Wednesday, September 16, 2020

It’s Really a Brand New Year

by Patrick O'Connor, Ph.D.

A local teacher was once the recipient of a prestigious national teaching award.  When asked about his secret to success, his response was fresh, original, and surprising.  “It’s simple” he said.  “After I’m through teaching a particular lesson, I take the notes I painstakingly researched, tear them up, and throw them away.  That way, when I teach the same lesson again, I have to start from scratch.”

If there’s ever a time to apply that lesson to college counseling, it’s this year.  While much of our work is based on past actions—which students got into which colleges with certain credentials—it’s pretty easy to see why this year is going to be different.  This freshness certainly isn’t going to destroy all the axioms we know to be true—there will be certain colleges where a 3.9 student is pretty much going to get in no matter what—but there are enough factors in flux that allow us to throw out some of the rules of the past, and offer new insights into students this year.

Who’s applying  It’s been a challenging year for colleges, as they scramble to meet the needs of admitted international students who can’t get the paperwork they need to be on campus.  A different problem with the same result exists for students whose college funds saw rocky times during the recent stock market upheaval, or those whose families have health or employment issues requiring them to put college on the back burner, at least for now.

Combined with the predicted downturn in the number of high school graduates, these new factors could open up some application options for students.  It’s worth asking the colleges if their recruiting projections are changing at all as a result of these new factors.  No matter what they say, this may make more applications worthwhile for capable students.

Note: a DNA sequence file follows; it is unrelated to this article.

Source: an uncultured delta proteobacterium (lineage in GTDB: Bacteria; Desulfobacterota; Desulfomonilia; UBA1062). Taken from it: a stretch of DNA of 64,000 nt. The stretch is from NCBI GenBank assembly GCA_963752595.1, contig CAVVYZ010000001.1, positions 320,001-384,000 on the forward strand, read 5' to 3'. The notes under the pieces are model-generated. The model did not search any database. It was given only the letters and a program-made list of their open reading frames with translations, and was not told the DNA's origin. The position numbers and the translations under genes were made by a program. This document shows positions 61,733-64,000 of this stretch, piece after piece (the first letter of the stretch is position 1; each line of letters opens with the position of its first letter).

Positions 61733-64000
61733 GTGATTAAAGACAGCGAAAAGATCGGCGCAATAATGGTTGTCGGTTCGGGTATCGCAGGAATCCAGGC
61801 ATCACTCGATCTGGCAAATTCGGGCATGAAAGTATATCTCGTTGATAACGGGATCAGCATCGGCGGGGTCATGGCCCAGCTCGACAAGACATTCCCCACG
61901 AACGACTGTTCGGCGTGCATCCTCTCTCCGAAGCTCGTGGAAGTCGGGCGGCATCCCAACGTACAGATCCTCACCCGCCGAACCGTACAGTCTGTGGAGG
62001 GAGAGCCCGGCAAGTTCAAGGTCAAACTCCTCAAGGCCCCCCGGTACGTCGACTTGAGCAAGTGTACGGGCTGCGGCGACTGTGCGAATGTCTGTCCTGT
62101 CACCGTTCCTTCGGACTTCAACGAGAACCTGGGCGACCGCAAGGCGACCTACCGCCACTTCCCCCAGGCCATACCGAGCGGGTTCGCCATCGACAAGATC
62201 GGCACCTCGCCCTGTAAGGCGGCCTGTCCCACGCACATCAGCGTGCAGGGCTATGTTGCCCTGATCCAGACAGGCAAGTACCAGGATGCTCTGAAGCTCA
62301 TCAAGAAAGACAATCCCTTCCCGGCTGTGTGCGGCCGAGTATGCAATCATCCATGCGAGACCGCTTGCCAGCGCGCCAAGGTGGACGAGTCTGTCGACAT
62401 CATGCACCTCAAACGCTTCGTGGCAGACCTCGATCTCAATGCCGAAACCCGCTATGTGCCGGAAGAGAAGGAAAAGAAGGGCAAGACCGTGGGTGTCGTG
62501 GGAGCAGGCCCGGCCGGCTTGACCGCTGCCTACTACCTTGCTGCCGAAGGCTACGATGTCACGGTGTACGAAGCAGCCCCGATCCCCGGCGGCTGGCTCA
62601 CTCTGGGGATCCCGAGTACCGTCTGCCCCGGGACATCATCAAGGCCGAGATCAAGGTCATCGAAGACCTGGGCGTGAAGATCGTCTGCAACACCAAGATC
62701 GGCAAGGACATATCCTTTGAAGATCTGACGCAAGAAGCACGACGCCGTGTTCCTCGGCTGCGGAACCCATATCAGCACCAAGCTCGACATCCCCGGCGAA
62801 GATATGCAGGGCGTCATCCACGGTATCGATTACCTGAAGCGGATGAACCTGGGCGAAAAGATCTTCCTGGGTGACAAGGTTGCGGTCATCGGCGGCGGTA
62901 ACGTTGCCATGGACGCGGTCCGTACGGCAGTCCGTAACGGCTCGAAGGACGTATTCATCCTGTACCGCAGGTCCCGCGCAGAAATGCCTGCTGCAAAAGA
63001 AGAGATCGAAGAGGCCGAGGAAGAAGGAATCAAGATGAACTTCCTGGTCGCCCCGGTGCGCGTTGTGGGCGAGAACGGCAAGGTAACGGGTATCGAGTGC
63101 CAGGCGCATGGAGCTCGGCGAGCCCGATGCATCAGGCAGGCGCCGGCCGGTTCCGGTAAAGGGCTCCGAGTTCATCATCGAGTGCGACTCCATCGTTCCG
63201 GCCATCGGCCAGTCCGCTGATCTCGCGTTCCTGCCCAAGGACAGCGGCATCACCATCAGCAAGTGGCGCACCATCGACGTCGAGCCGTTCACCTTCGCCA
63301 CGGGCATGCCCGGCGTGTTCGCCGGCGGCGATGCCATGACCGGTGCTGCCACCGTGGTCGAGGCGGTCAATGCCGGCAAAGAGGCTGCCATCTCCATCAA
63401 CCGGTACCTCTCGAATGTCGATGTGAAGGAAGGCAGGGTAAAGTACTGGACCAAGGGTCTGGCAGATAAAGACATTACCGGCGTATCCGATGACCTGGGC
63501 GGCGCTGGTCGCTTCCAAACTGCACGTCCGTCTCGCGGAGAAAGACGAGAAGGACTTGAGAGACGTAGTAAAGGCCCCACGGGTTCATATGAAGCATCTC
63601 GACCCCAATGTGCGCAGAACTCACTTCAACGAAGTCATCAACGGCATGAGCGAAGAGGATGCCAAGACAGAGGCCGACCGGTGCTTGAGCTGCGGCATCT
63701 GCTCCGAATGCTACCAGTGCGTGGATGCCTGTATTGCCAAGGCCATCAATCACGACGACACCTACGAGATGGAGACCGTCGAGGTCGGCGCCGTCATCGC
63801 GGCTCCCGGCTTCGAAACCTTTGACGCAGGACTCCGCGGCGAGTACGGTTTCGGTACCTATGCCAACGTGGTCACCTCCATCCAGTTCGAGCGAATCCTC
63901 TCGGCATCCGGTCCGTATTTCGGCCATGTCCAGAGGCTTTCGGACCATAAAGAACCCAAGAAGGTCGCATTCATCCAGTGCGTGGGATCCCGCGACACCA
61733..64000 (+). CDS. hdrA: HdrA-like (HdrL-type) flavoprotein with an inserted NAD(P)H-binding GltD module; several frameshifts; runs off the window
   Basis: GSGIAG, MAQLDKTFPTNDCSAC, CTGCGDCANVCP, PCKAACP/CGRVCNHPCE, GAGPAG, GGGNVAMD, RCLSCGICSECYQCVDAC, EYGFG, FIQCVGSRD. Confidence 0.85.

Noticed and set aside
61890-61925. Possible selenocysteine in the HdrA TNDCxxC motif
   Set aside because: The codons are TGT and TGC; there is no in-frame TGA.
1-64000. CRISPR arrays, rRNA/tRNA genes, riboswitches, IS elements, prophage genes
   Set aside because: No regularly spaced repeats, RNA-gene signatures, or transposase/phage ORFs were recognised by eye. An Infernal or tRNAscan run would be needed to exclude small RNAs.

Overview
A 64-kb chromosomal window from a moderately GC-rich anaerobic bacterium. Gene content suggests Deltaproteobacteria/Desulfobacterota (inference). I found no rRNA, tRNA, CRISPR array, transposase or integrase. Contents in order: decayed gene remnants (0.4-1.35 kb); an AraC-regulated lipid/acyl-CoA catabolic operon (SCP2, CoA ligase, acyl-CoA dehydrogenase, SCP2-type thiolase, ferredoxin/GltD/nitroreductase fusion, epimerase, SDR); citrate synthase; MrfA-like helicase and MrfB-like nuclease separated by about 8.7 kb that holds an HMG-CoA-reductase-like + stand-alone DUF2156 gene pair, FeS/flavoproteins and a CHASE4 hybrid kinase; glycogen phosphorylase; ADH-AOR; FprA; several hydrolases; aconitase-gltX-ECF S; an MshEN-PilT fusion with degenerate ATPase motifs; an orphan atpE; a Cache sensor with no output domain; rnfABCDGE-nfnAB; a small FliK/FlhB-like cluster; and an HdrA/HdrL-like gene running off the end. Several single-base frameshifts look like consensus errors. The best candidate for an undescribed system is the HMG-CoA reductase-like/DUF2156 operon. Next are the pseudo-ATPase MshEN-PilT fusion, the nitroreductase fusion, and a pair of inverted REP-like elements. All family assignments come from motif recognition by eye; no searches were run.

What they’re reading, Part I  The best known change is the incredible number of colleges that aren’t requiring test scores this year.  In many ways, this makes sense.  Some students simply aren’t going to get a chance to test, while others may have one set of test scores that was supposed to be a first effort—but now, it’s all they have.

Students need to understand that a college will look at scores that are sent, even if those scores put the student in an unfavorable light.  Some students are convinced colleges will ignore low test scores that are submitted, but that’s not really the case.  To them, that would be like ignoring the D in Algebra 2—once you know it’s there, you have to keep it in mind. Make sure students understand the best time to send test scores, and how to send them in a way that works to their advantage.

What they’re reading, Part II The absence of test scores puts greater weight on the other parts of the application.  At many colleges, much of that weight will get picked up by grades, while other places will look to the essays for a better understanding of the students behind the paperwork.

This means students will want to write as comprehensive a picture of who they are as possible—and that means going easy on the COVID narrative. The pandemic has left a big change on all of us, to be sure, but if all three required essays are all about COVID, colleges won’t help but wonder if there’s anything else in the student’s life.  We wouldn’t have students write three essays on baseball—this is the same thing in many ways.  Make sure the topics of the essays are thematically connected, but individually diverse.

This may not be the first time we’re applying to college, but it’s the first time our students are—so the rules would be new to them, even if they were the same rules as used in past years.  Use this mutual freshness as a springboard for quality advising, even in uncertain times.  As long as students know much of this year is unknown, we can prepare them for whatever lies ahead.